I write because it’s the only thing I know how to do. Writing is my path toward understanding. It is my attempt to make order out of chaos. I see each essay as an offering in the name of community. We never get it right, but we can begin an honest conversation: This is what I saw, this is what I felt, this is what scares me, can you share with me your experiences, as well? Writing is a stay against loneliness. It makes me feel less crazy and alone in the world. It is, at times, my own quiet act of civil disobedience. I write out of my anger into my peace. My words are always ahead of me, they show me where I need to go. It’s why I love to read—to follow a wiser voice than my own.
Grief is love. A grief shared is a grief endured. When I am fully present, I am alive to the situation at hand—no matter how beautiful or difficult or both. I believe when we find the strength to not look away, but to “stay with the troubles,” we access an inner power that rises out of the act of witness. To be present. To care. To understand. When we feel the pain of another, we connect with a life force beyond our own. That, to me, is the definition of joy. What is behind me, what is ahead of me, is secondary to what is within me at that particular moment. This I trust. There is courage in the sustained focus of a life engaged. To not look away—to not walk away. And if we must turn and leave, we can honor the courage of that gesture, as well.
Thank you for those wonderful thoughts. I also observed throughout this collection many instances of highlighting artists working with different mediums: a Plexiglas cutting called The Escalade Project by Michael Namingha, a circle of antelope skulls called The Council of Pronghorn by Ben Roth, ephemeral art by Alisha Anderson, and others. Can you talk more about the decision to feature other artists? How has community been vital to you in the creation of your own work?
I am aware of the limitations of words as a writer. I believe in the generative power of collaboration. Imaginations shared create community and in community anything is possible. And I am constantly inspired by the work of artists, how they not only see the world, but respond visually, physically, in real time and space. Artists create an embodied vision through their intelligence and fierce intuition. They make things. What is most personal can become the most universal. Artists pay attention to historical moments. They translate. They transgress. They transmit and transform. Artists create pilgrimages out of space: a painting on a wall becomes a window; an installation is an unknown world we can enter. Artists can also take me into ritualistic space. Within the Council of Pronghorn, we can dance. Artists can evoke and provoke, at once. They make us uncomfortable, offer us visceral experiences beyond words, beyond what is rational or understood. Sensations. We feel something. We are stretched. As a writer working with other artists—sculptors, painters, photographers, land artists and musicians—I can be part of something I could never have imagined alone. 1 +1 = 3. Call it the creative third. I want to be in the service of that third thing.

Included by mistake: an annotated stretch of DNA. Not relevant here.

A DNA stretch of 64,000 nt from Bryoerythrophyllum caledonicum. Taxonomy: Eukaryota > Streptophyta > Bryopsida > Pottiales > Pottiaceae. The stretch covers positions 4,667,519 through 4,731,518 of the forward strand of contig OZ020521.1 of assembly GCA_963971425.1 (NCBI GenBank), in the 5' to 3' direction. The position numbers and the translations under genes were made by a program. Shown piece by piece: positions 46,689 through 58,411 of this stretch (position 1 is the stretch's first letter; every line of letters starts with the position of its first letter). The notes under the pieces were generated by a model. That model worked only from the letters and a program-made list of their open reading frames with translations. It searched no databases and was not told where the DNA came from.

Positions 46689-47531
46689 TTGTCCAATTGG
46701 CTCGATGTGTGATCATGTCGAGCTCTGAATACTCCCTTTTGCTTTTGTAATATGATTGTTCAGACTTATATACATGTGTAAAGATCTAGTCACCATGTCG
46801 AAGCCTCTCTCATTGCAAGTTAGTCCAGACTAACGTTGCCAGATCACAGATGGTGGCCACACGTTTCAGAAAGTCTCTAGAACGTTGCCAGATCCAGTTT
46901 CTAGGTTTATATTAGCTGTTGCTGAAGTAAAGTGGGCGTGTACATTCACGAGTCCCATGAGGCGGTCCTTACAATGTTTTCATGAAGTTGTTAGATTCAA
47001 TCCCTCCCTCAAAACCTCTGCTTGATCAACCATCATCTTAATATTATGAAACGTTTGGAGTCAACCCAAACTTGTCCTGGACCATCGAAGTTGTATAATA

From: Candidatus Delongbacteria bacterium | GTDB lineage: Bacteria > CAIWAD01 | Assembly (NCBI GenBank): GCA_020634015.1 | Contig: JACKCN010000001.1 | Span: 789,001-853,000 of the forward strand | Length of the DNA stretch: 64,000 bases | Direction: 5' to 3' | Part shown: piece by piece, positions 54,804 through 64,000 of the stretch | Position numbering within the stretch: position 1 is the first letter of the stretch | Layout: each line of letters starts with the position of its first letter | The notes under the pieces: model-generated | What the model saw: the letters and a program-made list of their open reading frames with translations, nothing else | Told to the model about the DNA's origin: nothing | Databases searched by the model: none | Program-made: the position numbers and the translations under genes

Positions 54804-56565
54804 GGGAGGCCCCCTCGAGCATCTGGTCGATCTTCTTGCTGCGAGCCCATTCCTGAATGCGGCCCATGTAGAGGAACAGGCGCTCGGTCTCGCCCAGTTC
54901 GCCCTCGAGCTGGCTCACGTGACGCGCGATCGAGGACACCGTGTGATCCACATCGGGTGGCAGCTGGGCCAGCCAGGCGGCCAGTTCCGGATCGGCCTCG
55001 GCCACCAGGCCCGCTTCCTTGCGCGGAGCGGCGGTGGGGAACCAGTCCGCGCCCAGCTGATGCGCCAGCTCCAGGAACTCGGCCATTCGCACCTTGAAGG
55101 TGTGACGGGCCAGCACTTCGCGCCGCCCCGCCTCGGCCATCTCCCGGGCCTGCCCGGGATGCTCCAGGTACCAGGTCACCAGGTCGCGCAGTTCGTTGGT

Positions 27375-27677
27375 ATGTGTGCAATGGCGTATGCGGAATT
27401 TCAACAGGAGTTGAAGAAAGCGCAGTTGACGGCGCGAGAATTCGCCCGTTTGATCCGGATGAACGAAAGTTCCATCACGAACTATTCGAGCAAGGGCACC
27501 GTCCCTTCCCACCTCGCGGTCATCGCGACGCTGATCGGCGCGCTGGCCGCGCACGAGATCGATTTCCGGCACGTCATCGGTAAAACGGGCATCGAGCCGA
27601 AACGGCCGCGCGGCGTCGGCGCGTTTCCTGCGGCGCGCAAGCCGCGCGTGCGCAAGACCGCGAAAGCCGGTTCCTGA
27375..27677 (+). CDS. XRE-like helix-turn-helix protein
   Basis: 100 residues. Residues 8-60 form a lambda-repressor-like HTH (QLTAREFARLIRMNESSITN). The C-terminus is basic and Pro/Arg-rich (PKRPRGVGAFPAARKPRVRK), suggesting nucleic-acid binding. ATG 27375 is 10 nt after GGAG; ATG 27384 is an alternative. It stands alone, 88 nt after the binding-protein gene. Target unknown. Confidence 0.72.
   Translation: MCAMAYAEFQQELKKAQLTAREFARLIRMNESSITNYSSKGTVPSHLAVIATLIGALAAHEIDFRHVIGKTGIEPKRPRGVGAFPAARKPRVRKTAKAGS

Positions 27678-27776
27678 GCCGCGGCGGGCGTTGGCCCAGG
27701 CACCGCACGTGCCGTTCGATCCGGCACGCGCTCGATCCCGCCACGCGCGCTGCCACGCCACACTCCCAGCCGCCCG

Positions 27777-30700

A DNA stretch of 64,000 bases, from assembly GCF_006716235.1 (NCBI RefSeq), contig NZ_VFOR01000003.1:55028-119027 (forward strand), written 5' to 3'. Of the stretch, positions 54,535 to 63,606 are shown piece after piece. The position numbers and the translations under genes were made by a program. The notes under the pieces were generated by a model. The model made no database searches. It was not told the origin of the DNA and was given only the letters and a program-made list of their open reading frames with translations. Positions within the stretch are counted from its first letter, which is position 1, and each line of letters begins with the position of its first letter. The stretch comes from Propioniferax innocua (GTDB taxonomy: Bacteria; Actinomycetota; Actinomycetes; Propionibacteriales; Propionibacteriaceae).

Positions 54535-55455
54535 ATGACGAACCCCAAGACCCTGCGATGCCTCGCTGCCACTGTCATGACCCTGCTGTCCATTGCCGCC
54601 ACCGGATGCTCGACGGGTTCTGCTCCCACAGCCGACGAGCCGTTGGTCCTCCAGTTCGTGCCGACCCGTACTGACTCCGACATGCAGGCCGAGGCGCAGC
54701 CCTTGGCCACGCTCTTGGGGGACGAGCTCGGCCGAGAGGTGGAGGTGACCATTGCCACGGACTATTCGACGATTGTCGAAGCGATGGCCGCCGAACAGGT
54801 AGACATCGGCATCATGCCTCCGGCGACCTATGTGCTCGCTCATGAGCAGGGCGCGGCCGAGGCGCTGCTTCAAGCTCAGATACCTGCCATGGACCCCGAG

In our world today, what do you think is the role of the artist?
To create beauty in a broken world.
To provoke and evoke what is hidden, what is feared.
To make the invisible visible.
To stand outside of the status quo.
To care. To not care.
To own their power and yet, not be owned.
To be honest. To be true.
To love the process more than the outcome.
To share what it means to be human.
To keep working.
Beautifully said. What advice would you give artists—be it painters or sculptors or writers—seeking to give voice or bear witness to the process of erosion, be it the personal, the spiritual, the political, or the land itself?
Trust yourself—what you know and what you don’t know.
Respect what you do.
Do what scares you.
Embrace grief and create from that place, understanding it is the shadowside of love.
Stay awake. Stay curious. Honor strangeness. Embrace joy in the vitality of the struggle.
And foster, support and create community in the process.
Don’t take yourself so seriously, but take your work and the weather very seriously.
Hands on the Earth, remember the source of all things.
Thank you for sharing this wisdom, and congratulations on completing such a beautiful, important book. What projects or efforts are you pursuing next?
Thank you, Rachel. I have appreciated the depth and breadth of your questions. I am working with the photographer Fazal Sheikh on an ongoing exploration of “Exposure” within the American Southwest in collaboration with Utah Diné Bikéyah. The essay, “BOOM!” came out of this collective in response to President Donald J. Trump’s gutting of Bears Ears National Monument. We are interrogating the incursions of human disturbances on the landscape and the beauty and terror of what remains.
My own personal inquiry at the Harvard Divinity School is focused on “The Constellation Project” in collaboration with the Planetary Health Alliance. We are bringing the disciplines and discourses of science and religion together as we examine the spiritual implications of climate change as it corresponds to the health of our communities both human and wild.
Photo by Zoe Rodriguez shared with permission by the author and publisher.